Caring for Stoke

By Janie Rosman on August 05, 2014

Caring for Stroke

Caregivers must be patient with their loved ones and with themselves and know the signs of a stroke. The two major types of stroke are ischemic and hemorrhagic. To lessen the possibility of death and disability; the F.A.S.T. acronym is important:

F = Face: Is one side of the face drooping down?
A = Arm: Can the person raise both arms, or is one arm weak?
S = Speech: Is speech slurred or confusing?
T = Time: Time is critical!! Call 9-1-1 immediately!


Types of Stroke

In an ischemic stroke, which accounts for 80 percent of all strokes, a blood vessel becomes blocked by a blood clot; a portion of the brain becomes deprived of oxygen and will stop functioning. When a blood vessel carrying oxygen and nutrients to the brain bursts and spills blood into the brain, a portion of the brain is deprived of oxygen and stops functioning, resulting in a hemorrhagic stroke; this accounts for about 20 percent of strokes.Mini-strokes are Transient Ischemic Attacks (TIAs) and have the same symptoms as a major stroke. A blood clot blocks the flow of blood in the brain and breaks on its own; symptoms can disappear after a short period of time, however this can be a warning sign of a future stroke.

Recovery

Stroke rehabilitation doesn’t reverse the stroke’s effects; it helps the individual return to independent living, aiming to build strength, capability and confidence.

  • Self-care skills such as feeding, grooming, bathing and dressing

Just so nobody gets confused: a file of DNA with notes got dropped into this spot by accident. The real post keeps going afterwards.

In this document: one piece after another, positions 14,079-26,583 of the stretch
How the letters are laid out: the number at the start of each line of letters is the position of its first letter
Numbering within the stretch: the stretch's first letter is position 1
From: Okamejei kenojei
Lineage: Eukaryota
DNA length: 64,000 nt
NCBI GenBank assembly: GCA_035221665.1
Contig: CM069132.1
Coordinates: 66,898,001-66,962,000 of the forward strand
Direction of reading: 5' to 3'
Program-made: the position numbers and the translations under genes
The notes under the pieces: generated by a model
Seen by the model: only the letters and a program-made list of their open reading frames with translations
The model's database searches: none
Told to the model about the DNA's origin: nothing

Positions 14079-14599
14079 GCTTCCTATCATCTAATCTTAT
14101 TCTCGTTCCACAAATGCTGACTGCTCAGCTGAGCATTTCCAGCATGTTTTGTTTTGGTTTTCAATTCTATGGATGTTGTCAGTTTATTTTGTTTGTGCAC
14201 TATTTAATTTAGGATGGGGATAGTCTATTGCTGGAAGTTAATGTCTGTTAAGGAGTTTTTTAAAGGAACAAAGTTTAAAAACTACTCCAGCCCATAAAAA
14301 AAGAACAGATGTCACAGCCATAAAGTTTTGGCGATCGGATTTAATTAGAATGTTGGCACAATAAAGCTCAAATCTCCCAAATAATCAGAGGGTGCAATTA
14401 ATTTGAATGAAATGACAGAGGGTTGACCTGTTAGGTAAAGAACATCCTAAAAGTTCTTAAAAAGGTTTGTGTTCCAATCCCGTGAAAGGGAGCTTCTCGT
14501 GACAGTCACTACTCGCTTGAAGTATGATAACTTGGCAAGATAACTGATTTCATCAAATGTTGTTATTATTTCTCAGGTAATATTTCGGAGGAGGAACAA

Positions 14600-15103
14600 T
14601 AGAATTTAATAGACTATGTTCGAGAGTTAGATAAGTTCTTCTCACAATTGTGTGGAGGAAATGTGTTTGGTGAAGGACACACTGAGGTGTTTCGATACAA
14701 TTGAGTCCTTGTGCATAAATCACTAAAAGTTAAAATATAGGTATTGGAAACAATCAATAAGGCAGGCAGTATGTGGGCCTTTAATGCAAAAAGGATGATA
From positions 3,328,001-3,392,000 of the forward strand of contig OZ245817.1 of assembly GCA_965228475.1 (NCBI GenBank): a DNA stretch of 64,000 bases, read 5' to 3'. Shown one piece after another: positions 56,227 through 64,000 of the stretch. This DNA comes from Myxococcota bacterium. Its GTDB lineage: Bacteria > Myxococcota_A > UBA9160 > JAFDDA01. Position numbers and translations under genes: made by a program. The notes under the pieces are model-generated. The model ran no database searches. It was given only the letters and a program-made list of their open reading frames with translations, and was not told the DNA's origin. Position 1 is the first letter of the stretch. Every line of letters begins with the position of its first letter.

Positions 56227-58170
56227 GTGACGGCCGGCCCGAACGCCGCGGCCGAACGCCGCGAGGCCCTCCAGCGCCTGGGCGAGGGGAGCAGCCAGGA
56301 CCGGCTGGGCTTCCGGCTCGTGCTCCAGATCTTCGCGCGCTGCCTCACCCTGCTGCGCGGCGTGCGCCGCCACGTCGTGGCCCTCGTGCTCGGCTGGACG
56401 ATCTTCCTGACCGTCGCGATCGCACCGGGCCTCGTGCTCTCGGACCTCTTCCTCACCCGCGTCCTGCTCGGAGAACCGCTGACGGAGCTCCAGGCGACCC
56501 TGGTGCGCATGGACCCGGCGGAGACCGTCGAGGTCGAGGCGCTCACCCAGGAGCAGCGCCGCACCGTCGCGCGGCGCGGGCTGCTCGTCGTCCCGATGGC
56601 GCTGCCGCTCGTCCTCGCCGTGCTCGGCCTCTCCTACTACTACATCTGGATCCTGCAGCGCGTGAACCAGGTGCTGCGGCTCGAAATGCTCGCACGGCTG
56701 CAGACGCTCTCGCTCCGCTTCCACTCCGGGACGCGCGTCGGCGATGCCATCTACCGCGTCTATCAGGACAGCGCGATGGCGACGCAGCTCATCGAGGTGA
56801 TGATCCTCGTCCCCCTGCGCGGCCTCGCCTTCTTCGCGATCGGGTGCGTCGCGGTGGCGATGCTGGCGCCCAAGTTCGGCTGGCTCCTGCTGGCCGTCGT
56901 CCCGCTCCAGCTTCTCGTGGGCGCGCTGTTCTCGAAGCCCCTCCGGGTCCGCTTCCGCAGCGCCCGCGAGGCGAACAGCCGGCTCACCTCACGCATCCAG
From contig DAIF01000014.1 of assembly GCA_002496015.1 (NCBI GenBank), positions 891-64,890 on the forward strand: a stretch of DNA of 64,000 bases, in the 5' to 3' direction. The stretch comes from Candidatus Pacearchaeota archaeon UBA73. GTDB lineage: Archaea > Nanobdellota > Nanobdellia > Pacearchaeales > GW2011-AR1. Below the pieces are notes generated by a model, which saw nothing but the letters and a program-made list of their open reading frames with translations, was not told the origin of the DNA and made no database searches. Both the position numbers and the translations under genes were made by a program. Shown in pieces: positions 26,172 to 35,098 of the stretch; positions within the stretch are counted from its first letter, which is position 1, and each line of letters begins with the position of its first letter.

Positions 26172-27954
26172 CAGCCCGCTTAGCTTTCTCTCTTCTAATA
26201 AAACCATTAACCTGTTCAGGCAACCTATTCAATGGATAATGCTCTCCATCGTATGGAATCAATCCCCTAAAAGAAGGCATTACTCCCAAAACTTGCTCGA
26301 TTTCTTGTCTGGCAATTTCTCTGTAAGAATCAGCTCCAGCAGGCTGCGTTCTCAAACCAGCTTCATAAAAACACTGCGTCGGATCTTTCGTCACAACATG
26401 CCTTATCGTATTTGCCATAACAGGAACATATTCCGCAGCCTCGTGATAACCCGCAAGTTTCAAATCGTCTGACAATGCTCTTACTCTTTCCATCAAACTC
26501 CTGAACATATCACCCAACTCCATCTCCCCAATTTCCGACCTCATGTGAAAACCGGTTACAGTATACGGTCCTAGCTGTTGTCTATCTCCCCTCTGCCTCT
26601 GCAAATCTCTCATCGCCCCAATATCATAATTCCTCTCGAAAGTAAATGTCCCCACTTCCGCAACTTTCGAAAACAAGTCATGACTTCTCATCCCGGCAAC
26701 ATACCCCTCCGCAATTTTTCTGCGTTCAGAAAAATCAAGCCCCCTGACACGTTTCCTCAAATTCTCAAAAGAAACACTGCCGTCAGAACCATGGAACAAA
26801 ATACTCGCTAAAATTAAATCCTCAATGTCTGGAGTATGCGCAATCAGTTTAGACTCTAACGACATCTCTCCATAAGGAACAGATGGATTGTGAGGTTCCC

• Mobility skills such as transferring, walking or self-propelling a wheelchair

  • Communication skills in speech and language

  • Cognitive skills such as memory or problem solving

  • Social skills for interacting with other people

Caring for a stroke survivor can be emotionally, mentally and physically stressful. You should ask the doctor and healthcare team what the person will need at home, be it equipment (a cane, a walker); assistance with bathing, dressing, tending to personal needs; help with preparing meals and cooking; or financial management. Caregivers can support their loved one and encourage small accomplishments, which mean a lot to someone who has to relearn a once-mastered skill.

The Caregiver’s Role

  • Assist with doctor’s appointments, medications, and exercises

  • Manage financial matters and transportation

  • Provide the stroke survivor with physical, mental and emotional support

  • Assist the stroke survivor with daily activities such as personal care and hygiene

  • Plan out the stroke survivor’s care, including setting routines and managing the care team

  • Assess stroke survivor’s medical needs, communicate with healthcare professionals and advocate (medically) for the stroke survivor


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By Janie Rosman| August 05, 2014
Categories:  Care Giving

About the Author

Janie Rosman

Janie Rosman

Janie Rosman is a Staff Writer for Today's Caregiver Magazine, caregiver.com and the Caregiver Newsletter. You can subscribe to the magazine or receive their free newsletter by going to caregiver.com and signing up.

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